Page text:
A mixture of both old and new, hybrid techniques that combine characteristics of painting, drawing, computer animation, landscape data and immersive virtual reality.
Light Years: Jurassic Coast is a three dimensional temporal arena of a UNESCO world heritage site. A mixture of both old and new, hybrid techniques that combine characteristics of painting, drawing, computer animation, landscape data and immersive virtual reality. Inside this virtual space is a topographical landscape of the Jurassic Coast in three dimensions. Light Years Projects use technology normally associated with computer games in creative and innovative ways. Art works such as Light Years: Jurrasic Coast can be transmitted in scaleable formats to allow the work to be viewed on a mobile device, plasma panel, stadium sized screen or experienced in remote locations with a portable projector.
Light Years projects maintain a dual purpose. The first objective is to utilise the convergence and combination of different technologies to produce visually and intellectually challenging artworks. The second aim is to extend common notions of narrative, place and identity using cutting edge digital media.
Technically speaking, the hardware behind Light Years: Jurassic Coast consists of a fast personal computer with a powerful graphics card that is capable of rendering life-like images in real-time. This configuration of equipment is similar to what people use at home to play high-end action and adventure computer games, but the artistic intention and images displayed are diametrically different. The projection of images is through an HD projector and a brightness of 5,000 lumens, which is more than enough light for a 10-metre projection. The interaction between viewer and installation sees the spectator being transported through space and time in a random manner and the atmospheric sounds are delivered through a surround sound system.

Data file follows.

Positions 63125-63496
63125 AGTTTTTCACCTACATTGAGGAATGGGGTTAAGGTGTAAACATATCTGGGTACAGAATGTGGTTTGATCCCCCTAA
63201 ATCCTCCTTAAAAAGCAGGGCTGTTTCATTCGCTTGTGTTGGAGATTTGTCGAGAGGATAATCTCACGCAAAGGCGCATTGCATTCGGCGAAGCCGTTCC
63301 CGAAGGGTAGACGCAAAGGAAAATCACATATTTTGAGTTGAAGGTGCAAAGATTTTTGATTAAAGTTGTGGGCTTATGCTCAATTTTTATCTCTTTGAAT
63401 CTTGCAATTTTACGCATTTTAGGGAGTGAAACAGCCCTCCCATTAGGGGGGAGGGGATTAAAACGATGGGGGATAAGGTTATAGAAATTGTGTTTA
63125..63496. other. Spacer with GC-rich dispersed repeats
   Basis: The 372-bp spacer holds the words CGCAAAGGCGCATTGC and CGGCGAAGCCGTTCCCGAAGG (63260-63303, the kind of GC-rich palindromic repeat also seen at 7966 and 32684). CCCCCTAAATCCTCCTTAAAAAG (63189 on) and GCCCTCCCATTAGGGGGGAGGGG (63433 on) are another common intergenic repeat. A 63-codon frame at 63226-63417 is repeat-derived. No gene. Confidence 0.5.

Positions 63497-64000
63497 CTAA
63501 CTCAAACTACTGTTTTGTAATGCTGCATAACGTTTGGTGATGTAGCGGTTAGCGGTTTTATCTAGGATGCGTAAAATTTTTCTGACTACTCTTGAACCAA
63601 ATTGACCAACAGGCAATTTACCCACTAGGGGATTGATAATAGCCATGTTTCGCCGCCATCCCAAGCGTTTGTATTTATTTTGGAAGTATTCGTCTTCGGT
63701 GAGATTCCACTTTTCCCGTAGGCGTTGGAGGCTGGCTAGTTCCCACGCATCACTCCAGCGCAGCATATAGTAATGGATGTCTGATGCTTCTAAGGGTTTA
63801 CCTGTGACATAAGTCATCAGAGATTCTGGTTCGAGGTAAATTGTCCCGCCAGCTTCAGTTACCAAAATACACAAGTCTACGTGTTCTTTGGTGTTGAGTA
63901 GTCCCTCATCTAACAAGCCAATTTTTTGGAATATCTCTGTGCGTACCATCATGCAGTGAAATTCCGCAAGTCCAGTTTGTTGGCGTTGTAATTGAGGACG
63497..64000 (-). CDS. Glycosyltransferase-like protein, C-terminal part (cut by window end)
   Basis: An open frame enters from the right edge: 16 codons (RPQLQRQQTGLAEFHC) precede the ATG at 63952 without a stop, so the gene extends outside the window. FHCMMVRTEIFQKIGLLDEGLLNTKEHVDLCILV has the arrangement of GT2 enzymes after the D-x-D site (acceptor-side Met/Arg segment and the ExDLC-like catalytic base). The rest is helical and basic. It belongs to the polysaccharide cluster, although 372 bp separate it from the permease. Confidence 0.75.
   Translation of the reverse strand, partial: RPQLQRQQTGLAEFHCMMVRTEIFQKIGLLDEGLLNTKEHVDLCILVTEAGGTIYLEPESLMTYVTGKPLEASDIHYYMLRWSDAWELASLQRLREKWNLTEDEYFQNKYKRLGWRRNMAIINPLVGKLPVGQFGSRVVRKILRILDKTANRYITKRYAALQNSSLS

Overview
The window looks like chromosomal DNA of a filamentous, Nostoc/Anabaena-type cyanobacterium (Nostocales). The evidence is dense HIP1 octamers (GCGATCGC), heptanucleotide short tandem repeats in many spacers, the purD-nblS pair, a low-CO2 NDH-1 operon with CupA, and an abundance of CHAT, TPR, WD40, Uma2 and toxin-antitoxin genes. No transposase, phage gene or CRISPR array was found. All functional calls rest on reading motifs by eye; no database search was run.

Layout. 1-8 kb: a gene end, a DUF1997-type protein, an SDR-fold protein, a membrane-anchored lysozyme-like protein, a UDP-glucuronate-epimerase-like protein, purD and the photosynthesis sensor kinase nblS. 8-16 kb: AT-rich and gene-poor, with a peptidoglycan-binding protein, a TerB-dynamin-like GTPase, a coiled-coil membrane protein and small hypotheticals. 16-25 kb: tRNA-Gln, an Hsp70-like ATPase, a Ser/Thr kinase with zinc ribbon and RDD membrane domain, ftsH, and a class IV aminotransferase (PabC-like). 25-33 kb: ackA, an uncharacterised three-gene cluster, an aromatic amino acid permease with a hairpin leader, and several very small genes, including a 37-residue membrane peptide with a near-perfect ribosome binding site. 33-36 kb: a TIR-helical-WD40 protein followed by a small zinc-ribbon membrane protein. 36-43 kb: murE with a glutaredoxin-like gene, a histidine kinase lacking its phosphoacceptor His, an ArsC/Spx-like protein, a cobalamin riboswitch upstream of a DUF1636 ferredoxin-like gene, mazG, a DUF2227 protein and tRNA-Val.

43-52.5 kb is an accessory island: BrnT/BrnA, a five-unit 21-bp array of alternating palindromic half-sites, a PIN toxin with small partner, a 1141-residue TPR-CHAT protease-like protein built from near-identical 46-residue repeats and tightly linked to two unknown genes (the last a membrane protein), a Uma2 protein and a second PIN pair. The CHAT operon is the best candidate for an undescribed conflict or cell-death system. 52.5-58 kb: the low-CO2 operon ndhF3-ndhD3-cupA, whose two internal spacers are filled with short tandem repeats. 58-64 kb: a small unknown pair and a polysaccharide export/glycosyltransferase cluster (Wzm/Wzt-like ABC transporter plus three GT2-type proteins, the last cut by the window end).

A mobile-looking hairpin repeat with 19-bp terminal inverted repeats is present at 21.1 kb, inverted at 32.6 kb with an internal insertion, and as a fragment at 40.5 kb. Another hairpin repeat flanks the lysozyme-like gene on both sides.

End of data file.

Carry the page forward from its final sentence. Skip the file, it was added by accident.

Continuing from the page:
As a result of the diverse audience response to Purbeck Light Years our reaction has been to see Light Years: Jurassic Coast as part of the ongoing Art and Technology debate. This debate will continue and will always cause contention. There will always be those who maintain that art is, by definition, unique. Equally there will be those who proclaim the death of painting at the hands of some new medium, process or procedure. Neither belief is a realistic one to adopt. What seems certain is that electronic technologies will continue to penetrate every level of our culture, from production to distribution, and that new technologies will call forth responses from artists ready to use them.